My outlook served me well. Although initially slightly apprehensive, I settled into a routine, discovering that I could spend time alone quite happily. Significantly, I learned that it was important to allow rest days. In my enthusiasm for riding endless hills, I’d forgotten to build in down-time. Five days into my journey, I found myself at a gorgeous camping spot and decided to rest, eat out and explore. However, this meant I had one day less on the bike to cover a large distance. I paid the price – literally: unable to face riding too many passes in 24 hours, a taxi ride the next day cost me a fortune! Needless to say, lessons were learned.
I knew upon completion of those eight days that a longer trip was possible. It didn’t matter that I wasn’t a regular club cyclist, that I didn’t do hill training or adhere to any of the technical aspects of training. I’d read a guide book, bought a map, estimated the daily distances I could cope with and had a few ideas about campsites. Most crucially, I kept a positive mind-set. It was within my capability. I revised my opinion of solo travel: maybe it was for me after all…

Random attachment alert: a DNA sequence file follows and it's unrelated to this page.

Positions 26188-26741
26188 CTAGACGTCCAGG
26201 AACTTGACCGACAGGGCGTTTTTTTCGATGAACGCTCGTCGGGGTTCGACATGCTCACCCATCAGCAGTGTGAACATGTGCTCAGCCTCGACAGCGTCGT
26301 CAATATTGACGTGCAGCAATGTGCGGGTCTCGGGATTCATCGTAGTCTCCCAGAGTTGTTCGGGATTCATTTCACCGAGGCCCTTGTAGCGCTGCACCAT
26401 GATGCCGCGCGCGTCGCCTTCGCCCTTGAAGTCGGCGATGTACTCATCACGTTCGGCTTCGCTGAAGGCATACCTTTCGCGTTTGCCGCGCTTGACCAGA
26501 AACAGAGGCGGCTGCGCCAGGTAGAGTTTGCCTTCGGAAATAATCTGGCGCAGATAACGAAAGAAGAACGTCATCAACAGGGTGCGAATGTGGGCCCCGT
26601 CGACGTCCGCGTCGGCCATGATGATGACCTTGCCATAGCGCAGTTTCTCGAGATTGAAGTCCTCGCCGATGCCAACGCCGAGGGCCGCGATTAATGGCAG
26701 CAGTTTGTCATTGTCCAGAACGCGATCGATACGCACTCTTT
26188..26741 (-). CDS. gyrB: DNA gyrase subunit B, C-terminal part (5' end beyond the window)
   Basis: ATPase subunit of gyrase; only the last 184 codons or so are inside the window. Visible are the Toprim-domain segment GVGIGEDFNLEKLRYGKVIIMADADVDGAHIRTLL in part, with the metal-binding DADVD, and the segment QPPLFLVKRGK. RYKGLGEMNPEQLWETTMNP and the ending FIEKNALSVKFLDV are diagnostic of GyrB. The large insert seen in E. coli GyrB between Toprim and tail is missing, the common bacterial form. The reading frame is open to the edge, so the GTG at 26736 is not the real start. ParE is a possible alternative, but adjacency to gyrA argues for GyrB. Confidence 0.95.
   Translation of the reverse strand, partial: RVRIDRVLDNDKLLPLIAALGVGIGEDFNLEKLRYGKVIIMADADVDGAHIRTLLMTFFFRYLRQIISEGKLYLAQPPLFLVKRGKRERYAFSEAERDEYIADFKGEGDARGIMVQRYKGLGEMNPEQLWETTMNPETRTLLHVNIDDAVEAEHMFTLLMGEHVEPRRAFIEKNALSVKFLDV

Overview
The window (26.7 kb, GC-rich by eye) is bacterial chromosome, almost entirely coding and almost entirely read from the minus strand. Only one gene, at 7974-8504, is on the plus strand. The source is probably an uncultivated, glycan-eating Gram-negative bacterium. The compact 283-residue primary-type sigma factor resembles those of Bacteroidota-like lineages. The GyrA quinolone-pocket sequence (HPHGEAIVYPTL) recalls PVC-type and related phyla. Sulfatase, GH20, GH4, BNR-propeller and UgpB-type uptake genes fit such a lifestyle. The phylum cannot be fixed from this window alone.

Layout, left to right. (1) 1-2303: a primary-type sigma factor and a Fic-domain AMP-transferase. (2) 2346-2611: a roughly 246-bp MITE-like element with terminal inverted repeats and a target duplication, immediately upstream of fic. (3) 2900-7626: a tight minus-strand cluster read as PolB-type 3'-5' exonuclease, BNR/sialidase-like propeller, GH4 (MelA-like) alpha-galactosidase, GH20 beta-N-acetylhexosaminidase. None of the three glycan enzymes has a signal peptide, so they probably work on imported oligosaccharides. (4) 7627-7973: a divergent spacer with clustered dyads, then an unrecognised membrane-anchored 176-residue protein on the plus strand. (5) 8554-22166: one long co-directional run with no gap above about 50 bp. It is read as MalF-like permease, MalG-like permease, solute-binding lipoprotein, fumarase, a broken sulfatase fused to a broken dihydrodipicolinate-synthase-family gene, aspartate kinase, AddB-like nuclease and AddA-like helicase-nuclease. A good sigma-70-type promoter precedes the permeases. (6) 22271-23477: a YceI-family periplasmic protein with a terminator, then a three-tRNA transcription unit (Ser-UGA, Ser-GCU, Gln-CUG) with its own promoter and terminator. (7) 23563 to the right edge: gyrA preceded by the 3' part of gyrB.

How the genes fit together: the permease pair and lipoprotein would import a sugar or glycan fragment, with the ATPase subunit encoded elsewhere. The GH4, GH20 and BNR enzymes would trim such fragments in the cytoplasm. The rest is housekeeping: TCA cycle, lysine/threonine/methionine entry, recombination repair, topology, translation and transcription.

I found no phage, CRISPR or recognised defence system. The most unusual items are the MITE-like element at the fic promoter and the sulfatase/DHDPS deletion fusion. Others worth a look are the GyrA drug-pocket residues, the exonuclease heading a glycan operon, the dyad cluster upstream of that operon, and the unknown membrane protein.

Self Defence Classes
As for many women, my darkest fear about travelling alone was the risk of being attacked. Improving my knowledge of self-defence prior to departure seemed a prudent move. Luckily, a work colleague helped me out: we would spend an hour or so practising skills in his office after work. Holding my head teacher in a headlock whilst hitting him repeatedly probably didn’t look great when we were interrupted by a startled member of staff one Friday afternoon, but the skills I acquired were much valued and appreciated.
The old adage ‘prevention is better than cure’ certainly pays dividends. Scanning the environment and being alert to signs of danger, whilst respecting cultural norms regarding dress-codes and behaviour, will often be enough to keep you safe. If you’re wearing lycra and vest-tops, in many continents I personally think you’re likely to attract unwanted attention and would advise caution.